President Carlos Alvarado vetoed legislation that would have discounted Costa Rica’s mandatory vehicle circulation permits, or marchamos, citing budgetary concerns.
The cuts would “generate a loss of resources that the country urgently needs at this time,” President Alvarado said after the veto.
“What was approved generates a budget gap and would send a negative message to the markets that would jeopardize the economic stability of the country,” he said. “It also goes against the objectives of the agreement we have reached with the International Monetary Fund (IMF) to stabilize the economy.”
Deputies approved the project on Tuesday, La Nacion reports. The discount will apply for vehicles valued at less than ¢15 million (about $24,000) and will range between 9% and 45%.
The initiative had been approved with 35 votes in favor and seven against by the unicameral Legislative Assembly.
Payments for marchamos are collected starting November 1. The amount varies according to the year, make and use of a vehicle. It includes Mandatory Automobile Insurance (SOA), property tax, sales tax and other taxes, as well as unpaid traffic fines.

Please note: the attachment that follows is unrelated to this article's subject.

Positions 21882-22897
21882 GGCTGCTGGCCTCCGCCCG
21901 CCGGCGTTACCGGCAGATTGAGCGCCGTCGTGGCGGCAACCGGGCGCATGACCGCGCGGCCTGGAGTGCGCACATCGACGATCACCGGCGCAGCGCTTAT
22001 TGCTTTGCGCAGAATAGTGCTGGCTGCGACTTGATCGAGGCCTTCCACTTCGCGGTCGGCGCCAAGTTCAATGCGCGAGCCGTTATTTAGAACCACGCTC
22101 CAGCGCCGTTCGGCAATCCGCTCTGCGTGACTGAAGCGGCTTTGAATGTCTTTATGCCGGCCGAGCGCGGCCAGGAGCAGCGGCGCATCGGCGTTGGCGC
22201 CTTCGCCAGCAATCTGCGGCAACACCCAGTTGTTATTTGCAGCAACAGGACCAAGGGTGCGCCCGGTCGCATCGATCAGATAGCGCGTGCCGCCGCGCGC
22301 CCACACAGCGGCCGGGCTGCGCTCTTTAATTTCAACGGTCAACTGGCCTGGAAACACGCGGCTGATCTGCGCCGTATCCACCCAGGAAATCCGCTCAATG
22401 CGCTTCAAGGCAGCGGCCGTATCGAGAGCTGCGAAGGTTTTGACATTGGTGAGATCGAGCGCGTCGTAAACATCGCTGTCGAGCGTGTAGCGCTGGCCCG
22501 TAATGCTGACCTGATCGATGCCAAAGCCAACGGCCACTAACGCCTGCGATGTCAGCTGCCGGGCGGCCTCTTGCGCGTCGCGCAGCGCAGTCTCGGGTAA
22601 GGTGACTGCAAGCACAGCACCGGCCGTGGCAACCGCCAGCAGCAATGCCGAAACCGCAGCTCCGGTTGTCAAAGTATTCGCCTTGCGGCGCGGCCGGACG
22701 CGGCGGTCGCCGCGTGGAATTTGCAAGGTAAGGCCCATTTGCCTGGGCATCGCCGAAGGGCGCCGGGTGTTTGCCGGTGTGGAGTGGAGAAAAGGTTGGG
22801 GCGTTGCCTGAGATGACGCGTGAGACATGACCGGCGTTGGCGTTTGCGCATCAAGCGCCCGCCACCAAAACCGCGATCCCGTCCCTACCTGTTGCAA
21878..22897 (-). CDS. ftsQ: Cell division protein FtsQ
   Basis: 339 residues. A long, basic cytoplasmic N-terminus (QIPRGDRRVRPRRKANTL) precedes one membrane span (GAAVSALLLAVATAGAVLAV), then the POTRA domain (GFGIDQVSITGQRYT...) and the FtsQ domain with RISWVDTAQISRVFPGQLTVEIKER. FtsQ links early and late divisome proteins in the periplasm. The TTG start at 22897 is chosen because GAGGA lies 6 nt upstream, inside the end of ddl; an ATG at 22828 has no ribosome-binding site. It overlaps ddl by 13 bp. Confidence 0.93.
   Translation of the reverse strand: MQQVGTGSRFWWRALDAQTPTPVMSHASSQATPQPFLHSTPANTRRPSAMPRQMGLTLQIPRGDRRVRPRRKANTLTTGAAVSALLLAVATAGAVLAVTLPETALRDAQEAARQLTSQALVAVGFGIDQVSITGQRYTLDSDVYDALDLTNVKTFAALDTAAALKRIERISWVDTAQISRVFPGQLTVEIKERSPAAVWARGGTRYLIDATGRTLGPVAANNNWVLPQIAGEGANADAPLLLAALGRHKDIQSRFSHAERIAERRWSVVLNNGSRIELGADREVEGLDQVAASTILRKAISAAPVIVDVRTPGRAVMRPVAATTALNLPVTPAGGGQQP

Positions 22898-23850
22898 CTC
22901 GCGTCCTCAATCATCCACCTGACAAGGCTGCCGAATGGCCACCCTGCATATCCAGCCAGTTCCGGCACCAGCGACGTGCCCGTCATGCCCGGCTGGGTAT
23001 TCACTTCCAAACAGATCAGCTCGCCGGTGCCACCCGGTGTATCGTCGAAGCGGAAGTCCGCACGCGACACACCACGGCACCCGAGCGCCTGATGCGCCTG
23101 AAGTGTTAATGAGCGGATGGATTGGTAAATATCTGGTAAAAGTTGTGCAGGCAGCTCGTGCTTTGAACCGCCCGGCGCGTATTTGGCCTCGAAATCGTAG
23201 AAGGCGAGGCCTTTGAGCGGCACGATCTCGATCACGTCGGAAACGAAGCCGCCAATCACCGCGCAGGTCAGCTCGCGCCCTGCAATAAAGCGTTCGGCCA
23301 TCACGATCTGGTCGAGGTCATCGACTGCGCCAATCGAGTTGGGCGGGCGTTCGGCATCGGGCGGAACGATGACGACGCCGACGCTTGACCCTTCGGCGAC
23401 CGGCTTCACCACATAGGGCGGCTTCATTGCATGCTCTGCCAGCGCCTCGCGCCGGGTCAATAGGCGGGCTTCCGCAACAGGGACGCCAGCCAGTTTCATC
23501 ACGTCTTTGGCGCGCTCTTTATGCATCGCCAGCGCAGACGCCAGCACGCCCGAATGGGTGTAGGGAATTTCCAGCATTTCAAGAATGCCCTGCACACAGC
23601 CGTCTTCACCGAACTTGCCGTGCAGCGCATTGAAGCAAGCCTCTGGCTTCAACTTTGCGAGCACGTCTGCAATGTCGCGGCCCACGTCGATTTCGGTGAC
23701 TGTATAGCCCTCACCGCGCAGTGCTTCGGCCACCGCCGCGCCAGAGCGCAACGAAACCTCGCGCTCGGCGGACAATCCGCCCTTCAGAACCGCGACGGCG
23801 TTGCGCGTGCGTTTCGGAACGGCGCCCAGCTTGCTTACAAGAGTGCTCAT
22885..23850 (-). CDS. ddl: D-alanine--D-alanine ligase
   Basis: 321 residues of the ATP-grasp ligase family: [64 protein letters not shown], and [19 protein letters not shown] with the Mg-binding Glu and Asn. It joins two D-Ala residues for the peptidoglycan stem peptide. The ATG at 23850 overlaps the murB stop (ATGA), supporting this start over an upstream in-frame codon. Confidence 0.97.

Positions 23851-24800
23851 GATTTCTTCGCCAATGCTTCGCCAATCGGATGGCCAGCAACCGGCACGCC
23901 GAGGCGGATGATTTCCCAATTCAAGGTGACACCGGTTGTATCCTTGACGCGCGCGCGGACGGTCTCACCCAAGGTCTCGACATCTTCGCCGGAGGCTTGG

The deadline to pay is Dec. 31; starting Jan. 1, drivers without the 2022 marchamo sticker displayed on their vehicles will be fined and have their license plates removed.
Paying after the deadline also entails a daily fine of a certain percentage of every tax that is part of the marchamo, plus a monthly fine of a percentage of the value of all insurance charges.
As of November, vehicle owners can find out exactly what they owe on the INS website.
Vehicle owners can pay their marchamo at hundreds of authorized collection points, including INS branches, banks and many businesses. Payment locations can be found here.